• B01FMIXING, e.g. DISSOLVING, EMULSIFYING, DISPERSING
    • B01F3/00Mixing, e.g. dispersing, emulsifying, according to the phases to be mixed
    • B01F3/04Mixing, e.g. dispersing, emulsifying, according to the phases to be mixed gases or vapours with liquids
    • B01F3/04099Introducing a gas or vapour into a liquid medium, e.g. producing aerated liquids
    • B01F3/04531Introducing a gas or vapour into a liquid medium, e.g. producing aerated liquids using driven stirrers with completely immersed stirring elements
    • B01F2003/04624Introducing a gas or vapour into a liquid medium, e.g. producing aerated liquids using driven stirrers with completely immersed stirring elements characterised by the direction of introduction of the gas relative to the stirrer
    • B01F2003/04652Introducing a gas or vapour into a liquid medium, e.g. producing aerated liquids using driven stirrers with completely immersed stirring elements characterised by the direction of introduction of the gas relative to the stirrer the gas being driven away from the rotating stirrer
    • BPERFORMING OPERATIONS; TRANSPORTING
    • B01PHYSICAL OR CHEMICAL PROCESSES OR APPARATUS IN GENERAL
    • B01FMIXING, e.g. DISSOLVING, EMULSIFYING, DISPERSING
    • B01F7/00Mixers with rotary stirring devices in fixed receptacles, i.e. movement of the receptacle not being meant to effect the mixing; Kneaders
    • B01F7/00008Stirrers, i.e. rotary stirring devices
    • B01F7/00233Configuration of the rotating mixing element
    • B01F7/00341Propellers, i.e. stirrers having an axial outflow, e.g. of the ship or aircraft propeller type or having means on the propeller to guide the flow
    • B01F7/0035Propellers, i.e. stirrers having an axial outflow, e.g. of the ship or aircraft propeller type or having means on the propeller to guide the flow having holes in the surface
    • YGENERAL TAGGING OF NEW TECHNOLOGICAL DEVELOPMENTS; GENERAL TAGGING OF CROSS-SECTIONAL TECHNOLOGIES SPANNING OVER SEVERAL SECTIONS OF THE IPC; TECHNICAL SUBJECTS COVERED BY FORMER USPC CROSS-REFERENCE ART COLLECTIONS [XRACs] AND DIGESTS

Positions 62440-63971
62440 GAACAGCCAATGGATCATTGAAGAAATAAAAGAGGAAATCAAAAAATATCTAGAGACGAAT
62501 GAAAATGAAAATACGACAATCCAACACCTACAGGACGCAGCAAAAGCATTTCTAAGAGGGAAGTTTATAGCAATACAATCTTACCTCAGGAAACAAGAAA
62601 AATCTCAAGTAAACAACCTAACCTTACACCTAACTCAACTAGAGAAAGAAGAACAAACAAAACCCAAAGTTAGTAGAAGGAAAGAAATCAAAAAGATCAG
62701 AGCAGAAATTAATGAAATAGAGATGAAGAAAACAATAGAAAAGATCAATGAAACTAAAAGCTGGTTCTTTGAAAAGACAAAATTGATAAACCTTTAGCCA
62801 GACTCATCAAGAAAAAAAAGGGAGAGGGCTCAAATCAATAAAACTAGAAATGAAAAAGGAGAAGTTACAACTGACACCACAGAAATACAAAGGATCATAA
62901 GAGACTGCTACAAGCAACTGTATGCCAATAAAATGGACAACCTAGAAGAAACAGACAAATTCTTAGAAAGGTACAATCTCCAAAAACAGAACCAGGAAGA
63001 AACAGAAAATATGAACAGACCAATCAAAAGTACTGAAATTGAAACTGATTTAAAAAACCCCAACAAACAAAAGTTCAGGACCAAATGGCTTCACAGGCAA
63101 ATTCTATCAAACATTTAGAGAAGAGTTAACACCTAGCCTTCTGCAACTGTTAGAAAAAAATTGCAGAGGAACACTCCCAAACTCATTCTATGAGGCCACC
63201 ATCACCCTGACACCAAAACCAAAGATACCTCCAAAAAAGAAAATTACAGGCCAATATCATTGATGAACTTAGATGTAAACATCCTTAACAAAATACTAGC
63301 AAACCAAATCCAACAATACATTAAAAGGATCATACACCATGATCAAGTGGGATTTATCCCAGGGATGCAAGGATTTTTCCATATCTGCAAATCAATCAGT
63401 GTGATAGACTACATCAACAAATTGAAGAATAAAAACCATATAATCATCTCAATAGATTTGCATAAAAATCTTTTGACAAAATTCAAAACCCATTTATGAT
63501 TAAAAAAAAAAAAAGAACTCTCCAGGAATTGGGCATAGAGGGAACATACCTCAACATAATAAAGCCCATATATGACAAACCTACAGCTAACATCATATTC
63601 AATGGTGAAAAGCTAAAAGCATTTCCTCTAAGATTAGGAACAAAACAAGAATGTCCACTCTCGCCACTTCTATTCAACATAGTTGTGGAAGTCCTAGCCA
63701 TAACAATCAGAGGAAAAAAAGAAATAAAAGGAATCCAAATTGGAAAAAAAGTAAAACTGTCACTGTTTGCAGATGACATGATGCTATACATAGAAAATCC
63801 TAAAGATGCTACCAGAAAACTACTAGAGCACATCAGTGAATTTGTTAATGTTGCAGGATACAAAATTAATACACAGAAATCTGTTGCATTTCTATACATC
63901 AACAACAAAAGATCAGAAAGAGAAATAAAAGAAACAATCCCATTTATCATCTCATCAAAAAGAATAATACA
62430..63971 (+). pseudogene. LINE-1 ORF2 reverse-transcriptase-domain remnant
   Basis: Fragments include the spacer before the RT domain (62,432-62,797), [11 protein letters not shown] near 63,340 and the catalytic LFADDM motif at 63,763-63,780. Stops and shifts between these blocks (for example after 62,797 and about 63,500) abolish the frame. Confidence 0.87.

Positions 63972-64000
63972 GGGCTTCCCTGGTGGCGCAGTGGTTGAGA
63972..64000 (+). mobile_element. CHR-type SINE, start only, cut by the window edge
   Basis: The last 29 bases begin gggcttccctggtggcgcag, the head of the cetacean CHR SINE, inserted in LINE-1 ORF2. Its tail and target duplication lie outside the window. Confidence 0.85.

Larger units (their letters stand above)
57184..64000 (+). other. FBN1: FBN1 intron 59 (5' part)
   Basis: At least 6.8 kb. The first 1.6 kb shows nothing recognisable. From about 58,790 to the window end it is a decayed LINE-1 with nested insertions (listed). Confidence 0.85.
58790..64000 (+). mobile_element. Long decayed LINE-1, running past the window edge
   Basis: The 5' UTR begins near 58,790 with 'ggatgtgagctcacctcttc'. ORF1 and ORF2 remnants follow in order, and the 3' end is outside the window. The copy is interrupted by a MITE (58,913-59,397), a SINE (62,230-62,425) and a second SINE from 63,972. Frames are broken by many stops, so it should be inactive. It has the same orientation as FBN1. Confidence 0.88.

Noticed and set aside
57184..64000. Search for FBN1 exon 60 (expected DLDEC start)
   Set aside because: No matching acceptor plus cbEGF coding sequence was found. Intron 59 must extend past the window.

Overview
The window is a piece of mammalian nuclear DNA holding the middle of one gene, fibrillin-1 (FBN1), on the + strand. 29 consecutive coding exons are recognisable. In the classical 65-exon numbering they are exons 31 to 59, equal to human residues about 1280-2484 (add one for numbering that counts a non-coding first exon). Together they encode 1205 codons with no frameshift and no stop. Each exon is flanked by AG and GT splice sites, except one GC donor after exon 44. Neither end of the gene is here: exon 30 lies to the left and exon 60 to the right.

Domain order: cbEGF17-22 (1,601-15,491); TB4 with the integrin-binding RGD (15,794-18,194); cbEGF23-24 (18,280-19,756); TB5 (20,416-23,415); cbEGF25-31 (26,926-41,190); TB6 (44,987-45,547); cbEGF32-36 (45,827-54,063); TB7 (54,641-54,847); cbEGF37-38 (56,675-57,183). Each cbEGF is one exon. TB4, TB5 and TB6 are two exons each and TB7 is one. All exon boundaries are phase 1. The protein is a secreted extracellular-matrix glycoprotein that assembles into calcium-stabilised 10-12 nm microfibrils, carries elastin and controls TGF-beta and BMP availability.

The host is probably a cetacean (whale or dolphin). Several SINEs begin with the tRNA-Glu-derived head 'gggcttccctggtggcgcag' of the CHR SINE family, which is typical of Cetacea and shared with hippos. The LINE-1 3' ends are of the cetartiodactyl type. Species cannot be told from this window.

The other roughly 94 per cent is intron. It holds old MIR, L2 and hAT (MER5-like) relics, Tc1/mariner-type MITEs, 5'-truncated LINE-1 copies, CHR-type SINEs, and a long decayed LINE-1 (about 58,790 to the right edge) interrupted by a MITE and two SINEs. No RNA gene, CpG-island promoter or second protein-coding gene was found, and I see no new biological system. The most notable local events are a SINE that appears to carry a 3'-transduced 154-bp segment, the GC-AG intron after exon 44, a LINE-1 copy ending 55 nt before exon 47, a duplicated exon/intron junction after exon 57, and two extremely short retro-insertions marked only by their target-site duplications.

• Y02TECHNOLOGIES OR APPLICATIONS FOR MITIGATION OR ADAPTATION AGAINST CLIMATE CHANGE
    • Y02WCLIMATE CHANGE MITIGATION TECHNOLOGIES RELATED TO WASTEWATER TREATMENT OR WASTE MANAGEMENT
    • Y02W10/00Technologies for wastewater treatment
    • Y02W10/10Biological treatment of water, waste water, or sewage
    • Y02W10/15Aerobic processes

Description

Oct. 22, 1963 G- E. GROSS FLUID HANDLING DEVICE .2 Sheets-Sheet 1 Filed Sept-- 16, 1959 INVENTOR. yeflrasis United States Patent 3,108,146 FLUID HANDLING DEVICE George E. Gross, 836 S. Maple St., Oak Park, Ill. Filed Sept. 16, 1959, Ser. No. 849,461 2 Claims. (Cl. 261-24) This invention relates generally to a device for ductlessly transporting a fluid through a fluid.

In one specific aspect, the present invention relates to a device for oxygenating comparatively large bodies of water.

As is well known, true fishes satisfy their oxygen requirements by absorbing dis-solved gas from their watery environment using their gills. Much dissolved oxygen is present by virtue of the metabolic processes of naturally occurring aquatic vegetation while other, smaller quantities become available through surface turbulence trapping air from the atmosphere.